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Comment Re:The single most popular in use is .xyz. (Score 3, Interesting) 146

Don't mention that they gave away hundreds of thousands of .xyz domains for free to people who didn't even ask for them to get there.

Which has, incidentally, given it a reputation of being 99.9% spam, just like .biz. I visited the day Google announced its reorg, and that remains the only legitimate domain I've ever seen in that TLD. I have postfix rejecting anything with a .xyz "From" header, and it looks like I'm about to add .shop to the list.

IMO the only thing these new TLDs are accomplishing is fracturing the namespace into ever more useless niches that will never be widely accepted or compatible. Oh well, it's their money, if they want to waste it.

Comment Re:Verizon is NOT "deploying" a drone (Score 1) 38

I bet they're itching to get some of these drones deployed next time. I've had The Weather Channel streaming as background noise for the past couple of days, and the reporters have been frequently mentioning that Verizon service is down, calling out Verizon specifically instead of just saying "cell service is down." Outages are to be completely expected during this type of event, but it's still not great advertising for vzw.

Comment Re: Misleading headline; incentivized reviews cont (Score 3, Interesting) 77

Amazon is in the business of selling products that don't leave a bad taste in the mouths of Amazon customers. They have a vested interest in removing shitty products from their site, as the shitty products reflect poorly upon the Amazon brand. Honest and objective reviews, insulated from retribution by the seller, are a good thing.

Comment Re:not sure how they handle recurrent payments (Score 2) 222

I think credit card issuers *should* change your card number every year. It would have a slightly PITA quality to if you had a ton of automatic charges, but it would also mean the number would expire sooner rather than later and increase the chances that if the number were harvested somehow it wouldn't have a long life.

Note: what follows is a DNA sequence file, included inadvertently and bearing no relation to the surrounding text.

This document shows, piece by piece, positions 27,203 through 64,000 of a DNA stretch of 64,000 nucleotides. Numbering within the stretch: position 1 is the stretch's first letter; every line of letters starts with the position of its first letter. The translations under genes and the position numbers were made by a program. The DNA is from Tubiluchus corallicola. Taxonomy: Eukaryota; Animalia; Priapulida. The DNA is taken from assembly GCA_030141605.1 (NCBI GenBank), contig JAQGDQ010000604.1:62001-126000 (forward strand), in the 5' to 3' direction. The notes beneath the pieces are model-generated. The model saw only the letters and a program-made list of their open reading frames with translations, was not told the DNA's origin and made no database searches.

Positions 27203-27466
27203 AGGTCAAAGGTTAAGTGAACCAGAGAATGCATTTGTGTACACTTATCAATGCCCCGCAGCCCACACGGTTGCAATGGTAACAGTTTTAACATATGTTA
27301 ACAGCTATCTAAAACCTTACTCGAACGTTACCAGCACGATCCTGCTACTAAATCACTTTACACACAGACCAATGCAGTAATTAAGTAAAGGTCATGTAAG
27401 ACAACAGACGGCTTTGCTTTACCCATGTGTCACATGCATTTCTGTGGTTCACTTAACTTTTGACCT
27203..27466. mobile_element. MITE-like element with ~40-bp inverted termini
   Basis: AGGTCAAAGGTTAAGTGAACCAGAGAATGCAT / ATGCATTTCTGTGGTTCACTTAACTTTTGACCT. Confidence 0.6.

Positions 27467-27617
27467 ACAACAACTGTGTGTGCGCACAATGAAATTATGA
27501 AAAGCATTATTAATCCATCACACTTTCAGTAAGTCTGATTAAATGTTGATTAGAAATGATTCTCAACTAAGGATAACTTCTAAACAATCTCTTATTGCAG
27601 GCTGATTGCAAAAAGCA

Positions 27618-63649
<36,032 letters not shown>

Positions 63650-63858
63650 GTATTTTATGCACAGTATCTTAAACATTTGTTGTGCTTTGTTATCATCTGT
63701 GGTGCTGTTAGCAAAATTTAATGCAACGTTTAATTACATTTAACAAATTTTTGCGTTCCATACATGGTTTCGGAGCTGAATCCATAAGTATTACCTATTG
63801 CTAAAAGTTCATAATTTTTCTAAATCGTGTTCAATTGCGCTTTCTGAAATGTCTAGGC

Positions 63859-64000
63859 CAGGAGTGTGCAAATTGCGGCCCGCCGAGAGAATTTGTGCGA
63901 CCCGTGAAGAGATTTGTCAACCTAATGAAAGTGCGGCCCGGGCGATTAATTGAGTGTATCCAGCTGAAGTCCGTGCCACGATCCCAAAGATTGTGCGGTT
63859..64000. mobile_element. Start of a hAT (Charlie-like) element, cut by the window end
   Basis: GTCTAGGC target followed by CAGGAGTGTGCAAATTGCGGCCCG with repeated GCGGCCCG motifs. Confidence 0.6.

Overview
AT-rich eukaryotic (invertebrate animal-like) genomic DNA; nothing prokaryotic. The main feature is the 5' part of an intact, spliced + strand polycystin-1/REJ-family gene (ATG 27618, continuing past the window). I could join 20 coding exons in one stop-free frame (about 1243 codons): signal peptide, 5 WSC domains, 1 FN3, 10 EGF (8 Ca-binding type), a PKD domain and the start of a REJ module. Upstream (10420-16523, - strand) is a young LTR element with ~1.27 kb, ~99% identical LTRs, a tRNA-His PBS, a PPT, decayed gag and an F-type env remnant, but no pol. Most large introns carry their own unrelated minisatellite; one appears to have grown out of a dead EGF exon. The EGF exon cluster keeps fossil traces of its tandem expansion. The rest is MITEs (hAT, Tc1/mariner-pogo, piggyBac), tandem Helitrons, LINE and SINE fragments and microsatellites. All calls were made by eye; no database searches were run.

FYI, VISA offers merchants a service called VISA Account Updater where if your credit card number changes, VISA will happily sell your new number to any merchant who had your old one. Just great, huh? It used to be if you were dealing with a hostile merchant who refused to stop billing you (think AOL for example), your "nuclear option" was to have your card number changed. Now even that won't work if you use a VISA card, because VISA themselves will sell you out.

Comment Re:Good idea (Score 1) 222

Rotating every minute is probably too fast for this purpose. Consider your average consumer poking around online, it might take them more than a minute just to type in their card information, then they see that "Continue Shopping" button and realize they want to add something else to their cart. Next thing you know, 10 or 15 minutes have elapsed between the time they entered their card info and the time they click "Checkout." The card issuers are loath to introduce any frustration into the purchase process. An hour window seems like a good compromise.

Comment Re:Useless numbers? (Score 1) 222

A broken 12-hours clock is right twice a day and those broken numbers will be right 26 times in those three years.

Unless you're attempting to use a stolen card every hour for 3 years, you'd have to get really fucking lucky to run your charge at the correct time. And attempting to charge a card every hour is going to get the card flagged for fraud long before your blind squirrel finds his nut.

Comment Re:Virtual cards ? (Score 3, Informative) 222

Regarding this number changing method, how are the new number generated? How does the bank know that numbers are valid ?

I presume it works just like a SecurID or other access control dongle. Your card is seeded with a value known to the bank. The card plugs that seed and the current time into an algorithm that generates the number. When you go to make a purchase, the bank runs the same calculation and looks to see if the numbers match.

Comment Re:I don't understand DNS. (Score 2) 215

I mean, presumably if I have a server somewhere, on Google cloud, AWS, at home, whatever, and it it has a public IP address, then I can have it serve up IP addresses of all my other machines when I give it some name. With whatever naming scheme I might like to use. I can make my own IP address lookup system.

Yes, absolutely. This is how I block advertising and malware sites, I set up a DNS server that resolves 20,000+ domains to and pointed all my devices at it. Nothing is preventing you or anyone else from setting up a DNS server, the only challenge would be convincing others to use it, if that was your goal.

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